Joe Hammond

I don’t suppose many people will remember Joe. He was born in 1912 into a very poor family in St Osyth. His mother died when he was eight and his father died when Joe was twelve. None of his extended family could cope with another mouth to feed, so it was decided to send Joe to the Tendring Boys Home.

Joe Hammond

Joe found the spartan conditions of the Boys Home quite acceptable when compared to the poverty of his former home life. But his life was to change again. Barnardo’s were shipping children out to what were then British Colonies. Joe had to choose between Canada and Australia. He loved the sun so he chose Australia.

At the age of 14 he found himself in a small Australian village called Boggabri in New South Wales. He was set to work on a Farm near Wean, a Farm Joe would end up buying some years later. He joined the Australian Imperial Force (The Australian Army) in 1940 and served in Singapore until it fell to the Japanese when he was captured. For three and a half years he was a prisoner of war and spent eighteen months in the notorious Changi Prisoner of War Camp.

The day Joe got out of the camp he did not want to leave as the Americans were bombing the area and he knew they would not bomb a POW camp. After the war he returned to the Farm and was joined by his brother Wal, a very cantankerous and bad tempered man. Joe later wrote in a letter that they did not have one happy day during the entire 36 years they lived together.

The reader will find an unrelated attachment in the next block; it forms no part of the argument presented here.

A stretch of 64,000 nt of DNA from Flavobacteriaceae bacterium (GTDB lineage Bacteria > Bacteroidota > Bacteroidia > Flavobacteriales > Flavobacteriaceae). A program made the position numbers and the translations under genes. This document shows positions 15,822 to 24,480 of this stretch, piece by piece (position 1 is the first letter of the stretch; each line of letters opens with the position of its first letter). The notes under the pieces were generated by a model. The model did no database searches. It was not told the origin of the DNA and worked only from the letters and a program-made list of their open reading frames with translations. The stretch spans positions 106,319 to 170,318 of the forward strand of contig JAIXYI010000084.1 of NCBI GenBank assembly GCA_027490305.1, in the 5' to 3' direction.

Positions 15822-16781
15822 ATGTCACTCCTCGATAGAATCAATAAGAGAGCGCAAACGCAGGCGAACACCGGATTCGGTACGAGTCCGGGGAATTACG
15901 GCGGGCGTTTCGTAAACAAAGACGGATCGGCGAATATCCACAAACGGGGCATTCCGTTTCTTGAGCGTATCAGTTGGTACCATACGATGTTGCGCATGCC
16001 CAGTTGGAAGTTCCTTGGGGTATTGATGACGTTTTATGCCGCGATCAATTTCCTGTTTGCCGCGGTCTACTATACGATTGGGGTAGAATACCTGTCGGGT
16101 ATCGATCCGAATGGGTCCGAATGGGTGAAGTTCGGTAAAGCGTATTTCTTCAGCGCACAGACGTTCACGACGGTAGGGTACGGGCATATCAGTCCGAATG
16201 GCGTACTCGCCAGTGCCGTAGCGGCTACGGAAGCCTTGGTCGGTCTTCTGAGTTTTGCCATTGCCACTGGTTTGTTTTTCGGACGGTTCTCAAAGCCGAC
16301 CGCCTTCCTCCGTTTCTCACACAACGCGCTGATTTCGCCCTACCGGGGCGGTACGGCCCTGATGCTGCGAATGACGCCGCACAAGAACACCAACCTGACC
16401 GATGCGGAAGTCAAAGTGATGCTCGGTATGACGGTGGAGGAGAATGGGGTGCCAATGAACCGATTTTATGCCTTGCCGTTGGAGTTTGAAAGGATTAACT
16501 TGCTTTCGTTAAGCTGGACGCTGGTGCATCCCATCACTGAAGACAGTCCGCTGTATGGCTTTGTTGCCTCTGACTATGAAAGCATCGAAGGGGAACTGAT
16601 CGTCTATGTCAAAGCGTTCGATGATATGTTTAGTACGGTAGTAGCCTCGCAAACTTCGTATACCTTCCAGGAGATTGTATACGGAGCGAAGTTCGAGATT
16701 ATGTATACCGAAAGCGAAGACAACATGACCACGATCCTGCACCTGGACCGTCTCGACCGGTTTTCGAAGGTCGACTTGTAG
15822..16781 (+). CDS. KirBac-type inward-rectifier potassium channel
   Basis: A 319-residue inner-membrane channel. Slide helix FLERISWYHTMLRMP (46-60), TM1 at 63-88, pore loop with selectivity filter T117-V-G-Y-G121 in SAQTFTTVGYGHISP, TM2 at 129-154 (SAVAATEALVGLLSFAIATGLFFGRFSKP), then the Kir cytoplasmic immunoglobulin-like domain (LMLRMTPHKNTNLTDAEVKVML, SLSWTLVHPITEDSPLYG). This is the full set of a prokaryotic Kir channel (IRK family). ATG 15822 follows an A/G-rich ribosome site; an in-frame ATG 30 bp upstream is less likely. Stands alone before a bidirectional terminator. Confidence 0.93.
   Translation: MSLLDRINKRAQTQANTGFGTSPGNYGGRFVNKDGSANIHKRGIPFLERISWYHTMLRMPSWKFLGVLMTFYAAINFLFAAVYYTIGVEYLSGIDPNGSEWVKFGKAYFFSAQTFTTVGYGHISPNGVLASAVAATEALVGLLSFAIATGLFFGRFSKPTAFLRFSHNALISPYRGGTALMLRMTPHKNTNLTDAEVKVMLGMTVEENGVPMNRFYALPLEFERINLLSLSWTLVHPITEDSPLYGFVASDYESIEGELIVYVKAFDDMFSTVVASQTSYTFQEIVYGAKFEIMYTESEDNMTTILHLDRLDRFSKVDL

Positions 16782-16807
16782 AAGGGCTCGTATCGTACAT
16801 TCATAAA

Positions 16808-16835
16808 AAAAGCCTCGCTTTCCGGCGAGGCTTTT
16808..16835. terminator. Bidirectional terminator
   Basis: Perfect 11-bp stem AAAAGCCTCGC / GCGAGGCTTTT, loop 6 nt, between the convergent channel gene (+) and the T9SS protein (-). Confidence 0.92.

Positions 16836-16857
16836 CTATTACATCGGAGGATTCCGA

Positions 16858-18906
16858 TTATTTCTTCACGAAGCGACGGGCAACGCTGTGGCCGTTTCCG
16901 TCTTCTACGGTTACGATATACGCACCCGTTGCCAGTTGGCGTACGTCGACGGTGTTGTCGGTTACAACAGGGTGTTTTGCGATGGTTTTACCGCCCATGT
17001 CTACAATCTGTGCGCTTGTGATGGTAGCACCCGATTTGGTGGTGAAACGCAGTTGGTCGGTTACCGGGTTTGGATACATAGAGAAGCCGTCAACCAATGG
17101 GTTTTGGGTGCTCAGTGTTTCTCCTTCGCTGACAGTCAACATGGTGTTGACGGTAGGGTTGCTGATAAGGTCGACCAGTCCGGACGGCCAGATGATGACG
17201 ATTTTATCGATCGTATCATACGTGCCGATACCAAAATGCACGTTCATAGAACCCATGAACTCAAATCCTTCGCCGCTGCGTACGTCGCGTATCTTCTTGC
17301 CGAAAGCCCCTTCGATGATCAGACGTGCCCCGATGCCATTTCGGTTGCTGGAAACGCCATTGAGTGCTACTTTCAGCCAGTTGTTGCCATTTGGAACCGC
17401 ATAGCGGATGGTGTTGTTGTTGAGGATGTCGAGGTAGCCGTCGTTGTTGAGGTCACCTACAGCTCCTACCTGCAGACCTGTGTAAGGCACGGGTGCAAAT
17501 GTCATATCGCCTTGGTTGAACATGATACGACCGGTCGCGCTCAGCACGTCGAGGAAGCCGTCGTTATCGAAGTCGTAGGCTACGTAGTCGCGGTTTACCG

Joe's farm was at Boggabri

In 1982 Joe published a book of poems 'Verse or Worse' which explored his life experiences. What should have been a celebration of triumph over adversity actually brought an immense amount of criticism for his portrayal of life in Changi Camp. He said it was one of the better camps to be in – even though he lost 3 stone during his time there. What his base line for comparison could have been this time we don’t know. Could it have been once again his poor childhood in St Osyth?

The last information we have in the Museum on Joe is part of a letter he wrote explaining that his brother had died and Joe had found a woman with whom he was hoping he could persuade to move in with him.

Between 1920 and 1967 130,000 children were sent to the former colonies. Invariably the children were from deprived backgrounds and in social or charity care. The programme was organised by Charities, Churches and Local and National Government. For some of the children it did not turn out to be the promised opportunity but a life of hard labour and abuse. The Australian and British Governments, the Charities and the Churches have since apologised for their parts in these events.